If there was any reason to wind down JobKeeper at the weekend, the need for fiscal discipline wasn’t it.
Friday’s financial statement from Finance Minister Simon Birmingham showed the budget deficit running $23 billion under estimate; in February the budget deficit increased by only $700 million after rising by almost $18 billion in January.
The Australian Bureau of Statistics’ (ABS) examination of the Commonwealth government and Reserve Bank’s (RBA) accounts, also released last week, shows how borrowings by the Morrison government surged in the three months to last September, and then plunged in December (it was a similar story for state government borrowings).
The ABS showed the Commonwealth had net borrowings of $194.8 billion in calendar year 2020, which was “met by high demand from investors, particularly from overseas (due to their yields being higher than other internationally comparable bonds)”.
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But, as the economy recovered better than expected, the government needed less money. Its deposits with the Reserve Bank reached a record $131.6 billion at the end of September quarter.
“In December quarter 2020, the government reduced their bond issuance, and net borrowing declined to $33.2 billion due to reduced JobKeeper and boosting cashflow for employers subsidies paid to businesses. The Commonwealth government funded the majority of these COVID-19 related subsidies and expenditure through their RBA deposit accounts. Despite this drawdown of deposits, government deposit assets remain at elevated levels ($100.4 billion as at December 31, 2020).”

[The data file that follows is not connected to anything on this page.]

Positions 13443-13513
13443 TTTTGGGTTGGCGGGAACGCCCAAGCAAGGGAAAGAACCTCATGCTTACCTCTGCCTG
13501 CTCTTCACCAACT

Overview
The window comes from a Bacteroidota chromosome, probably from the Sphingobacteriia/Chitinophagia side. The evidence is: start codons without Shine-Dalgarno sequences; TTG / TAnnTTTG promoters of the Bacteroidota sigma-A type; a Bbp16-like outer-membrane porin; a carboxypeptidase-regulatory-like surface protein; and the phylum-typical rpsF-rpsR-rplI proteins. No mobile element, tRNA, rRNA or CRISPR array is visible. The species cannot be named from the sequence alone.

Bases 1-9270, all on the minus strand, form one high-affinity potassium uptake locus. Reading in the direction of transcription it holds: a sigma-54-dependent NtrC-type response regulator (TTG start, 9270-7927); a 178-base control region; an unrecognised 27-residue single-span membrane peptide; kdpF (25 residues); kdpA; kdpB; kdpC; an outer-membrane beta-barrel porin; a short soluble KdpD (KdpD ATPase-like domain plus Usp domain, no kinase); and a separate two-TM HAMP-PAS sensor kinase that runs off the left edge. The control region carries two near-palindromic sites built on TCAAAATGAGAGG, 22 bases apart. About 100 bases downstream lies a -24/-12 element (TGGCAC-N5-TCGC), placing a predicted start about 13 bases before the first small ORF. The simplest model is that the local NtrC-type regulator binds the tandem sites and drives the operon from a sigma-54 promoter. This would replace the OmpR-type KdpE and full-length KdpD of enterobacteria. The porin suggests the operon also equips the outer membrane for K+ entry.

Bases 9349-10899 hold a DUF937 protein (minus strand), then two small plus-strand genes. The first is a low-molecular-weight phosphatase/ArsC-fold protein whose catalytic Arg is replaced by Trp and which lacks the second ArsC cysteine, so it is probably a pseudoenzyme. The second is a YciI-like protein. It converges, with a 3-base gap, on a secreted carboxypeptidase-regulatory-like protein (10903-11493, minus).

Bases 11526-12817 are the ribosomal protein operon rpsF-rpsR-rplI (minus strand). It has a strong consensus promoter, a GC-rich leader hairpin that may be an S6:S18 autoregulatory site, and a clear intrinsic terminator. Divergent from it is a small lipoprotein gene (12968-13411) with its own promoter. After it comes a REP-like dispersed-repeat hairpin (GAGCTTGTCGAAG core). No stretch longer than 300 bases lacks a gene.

That leaves the Commonwealth ample funds to continue with fiscal stimulus until June 30 at the reduced JobKeeper rate that started in December.
The state governments had a similar experience.
“State governments supported their economies through the COVID-19 pandemic through record net borrowing of $89.8 billion in calendar year 2020 … State governments financed this expenditure through the issuance of semi-government bonds … Excess borrowed funds saw deposit assets rise to a record high of $77 billion by the end of the September quarter, of which $1.9 billion was drawn down to help fund expenditure in the December quarter 2020.”
In other words, state governments had $75.1 billion in cash on hand at the end of 2020.
Just because the money has already been borrowed doesn’t mean governments should spend it, of course. But there are compelling reasons to avoid the mistakes made in Europe and the US after the financial crisis of withdrawing fiscal stimulus too early.
In any event, the pandemic isn’t over yet — Brisbane will go back into lockdown tonight while the government struggles with a painfully slow vaccine rollout.
The Reserve Bank insists wages growth is the key to returning to normal monetary policy, and there’ll be no growth without either the government embracing policies to deliver it — which looks highly unlikely when it continues to try to suppress wages growth — or unemployment drops to the low 4% and produces a labour market tight enough to force employers to stop profiting off workers’ productivity and give them a pay rise.
That may take longer than people think. The economic forecasts from US Federal Reserve two weeks ago suggest the Fed doesn’t believe — even with President Biden’s massive stimulus program and further infrastructure stimulus potentially in the works — that unemployment will return to pre-pandemic levels until 2023.
Those low levels of unemployment in the US — below 4% — were sufficient to drive modest wages growth, although nothing spectacular, and not enough to push up inflation.
A return to pre-pandemic unemployment levels here would simply entail more wage stagnation of the kind Australian workers have endured for the best part of a decade.
This article was first published by Crikey.